In the event no in-person interpreter is available locally, the court or designated authority will weigh the need for moving forward with the proceeding against any possible negative consequences to the LEP or D/HH/DB person’s ability to effectively participate in the proceedings through the use of a remote interpreter, as may be allowed by Washington court rule or law. When a trial or motion, including witnesses and/or other evidentiary matters are before the court, the court shall reschedule the hearing until an in-person interpreter is available, whether located in-state or out-of-state, and be made present at the hearing.
Municipal Courts of King County will NOT appoint as interpreters anyone with a potential conflict of interest in the case, including the following: minors; friends and family of the LEP or D/HH/DB person; advocates and attorneys; justice partner bilingual staff; or anyone deemed unqualified after voir dire by the court. [See CODE OF PROFESSIONAL RESPONSIBILITY FOR JUDICIARY INTERPRETERS]
2. Practices in the Appointment and Use of Interpreters
In appointing interpreters, staff at Municipal Courts of King County, will ensure that the interpreter and the LEP or D/HH/DB participant can effectively communicate. It is also the practice of Municipal Courts of King County to:
• Make a determination of the appropriate number of interpreters that may be required for the proceeding. When the proper administration of justice so requires the court will appoint multiple or separate interpreters.
• For long hearing sessions or trials, appoint a team of two interpreters or if no second interpreter is available, allow the interpreter to have frequent breaks to avoid interpreting fatigue, ensure accuracy, and avoid subsequent errors.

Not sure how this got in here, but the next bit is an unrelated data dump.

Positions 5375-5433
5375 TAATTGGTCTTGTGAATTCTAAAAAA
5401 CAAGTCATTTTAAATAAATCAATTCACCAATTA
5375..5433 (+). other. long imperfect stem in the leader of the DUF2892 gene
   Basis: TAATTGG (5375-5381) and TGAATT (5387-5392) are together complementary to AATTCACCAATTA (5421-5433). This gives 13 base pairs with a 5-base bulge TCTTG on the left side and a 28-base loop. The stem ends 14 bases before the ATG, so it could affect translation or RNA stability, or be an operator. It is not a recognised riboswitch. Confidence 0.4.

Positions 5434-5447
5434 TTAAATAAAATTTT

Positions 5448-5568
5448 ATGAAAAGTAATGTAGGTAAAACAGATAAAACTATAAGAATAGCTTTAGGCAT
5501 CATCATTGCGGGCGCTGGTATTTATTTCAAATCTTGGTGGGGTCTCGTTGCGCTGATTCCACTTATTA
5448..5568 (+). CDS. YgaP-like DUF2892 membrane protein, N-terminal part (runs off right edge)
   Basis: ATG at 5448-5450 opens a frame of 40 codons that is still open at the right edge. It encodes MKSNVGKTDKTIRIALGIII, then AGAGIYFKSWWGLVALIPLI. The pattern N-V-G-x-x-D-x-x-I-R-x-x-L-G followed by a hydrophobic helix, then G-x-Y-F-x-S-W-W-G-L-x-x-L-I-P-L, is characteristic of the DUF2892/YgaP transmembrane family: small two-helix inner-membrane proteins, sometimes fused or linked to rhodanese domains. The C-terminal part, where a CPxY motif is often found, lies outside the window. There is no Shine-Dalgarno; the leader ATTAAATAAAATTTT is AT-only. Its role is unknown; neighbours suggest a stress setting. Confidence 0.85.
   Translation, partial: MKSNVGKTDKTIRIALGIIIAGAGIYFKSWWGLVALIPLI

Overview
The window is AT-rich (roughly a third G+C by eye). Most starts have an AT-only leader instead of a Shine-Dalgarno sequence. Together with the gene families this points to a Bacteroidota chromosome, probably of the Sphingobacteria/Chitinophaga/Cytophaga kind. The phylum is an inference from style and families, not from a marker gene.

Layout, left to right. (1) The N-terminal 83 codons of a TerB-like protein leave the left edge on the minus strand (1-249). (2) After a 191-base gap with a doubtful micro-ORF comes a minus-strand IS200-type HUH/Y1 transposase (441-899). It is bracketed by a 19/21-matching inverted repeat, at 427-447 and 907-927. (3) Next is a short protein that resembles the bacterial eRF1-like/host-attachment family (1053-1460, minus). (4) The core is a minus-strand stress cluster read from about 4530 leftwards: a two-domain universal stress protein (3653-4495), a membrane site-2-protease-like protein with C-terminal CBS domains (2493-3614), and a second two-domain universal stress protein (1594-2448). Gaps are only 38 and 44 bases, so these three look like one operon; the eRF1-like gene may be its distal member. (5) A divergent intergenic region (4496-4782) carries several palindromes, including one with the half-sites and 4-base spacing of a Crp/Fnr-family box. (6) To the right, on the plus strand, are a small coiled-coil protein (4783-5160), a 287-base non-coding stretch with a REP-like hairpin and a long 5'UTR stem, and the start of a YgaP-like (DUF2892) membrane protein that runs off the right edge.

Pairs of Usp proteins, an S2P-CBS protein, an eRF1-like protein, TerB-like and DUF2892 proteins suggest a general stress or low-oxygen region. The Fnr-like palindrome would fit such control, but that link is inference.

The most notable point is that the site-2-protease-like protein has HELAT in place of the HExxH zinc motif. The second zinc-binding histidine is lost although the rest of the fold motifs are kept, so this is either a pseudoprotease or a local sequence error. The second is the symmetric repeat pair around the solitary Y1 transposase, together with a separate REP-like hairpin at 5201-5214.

• Only allow an LEP or D/HH/DB person to waive his or her right to the assistance of an interpreter if the waiver is knowing, voluntary, and on the record. The waiver of an interpreter may be rejected by the court or later revoked by the person.
• Require interpreters to provide sight translations of documents related to the court proceedings.
• Prohibit interpreters from assisting LEP or D/HH/DB with entering information on court forms without the involvement of court staff in the completion of such forms.
• Provide sign language interpreters for jurors who are D/HH/DB when such persons are called and selected for jury service
3. Calendaring and Scheduling of Interpreters for In-court and Out-of-court Contacts
Municipal Courts of King County will provide interpreter services in a timely manner. In order to provide high quality language access services in an efficient manner, Municipal Courts of King County employ the following practices:
• Batching of matters for which an interpreter for a specific language is needed so long as this does not cause unnecessary delays in access and loss of remedies available to litigants, such as mitigation hearings in frequently requested languages.
10 | P a g e
• Coordinating calendars so an interpreter may be available for several matters in the same court location on the same day.
• Coordinating the use of interpreters so that when an interpreter is not busy in a courtroom proceeding he or she may be available in person or telephonically to assist in other court-related interpreting or translation services.
4. Remote Interpreting
For short non-evidentiary hearings, the Municipal Courts of King County use the following remote interpreting technologies:
• Video-remote interpreting (VRI)
• Telephonic interpreting
• Telephonic interpreting agencies
The policy or practice of the court with regard to the use of remote interpreting services is as follows:
• Video remote and telephonic interpreting use will be consistent with GR 11.3 and will be used with caution. Generally, in-person interpreters are preferred.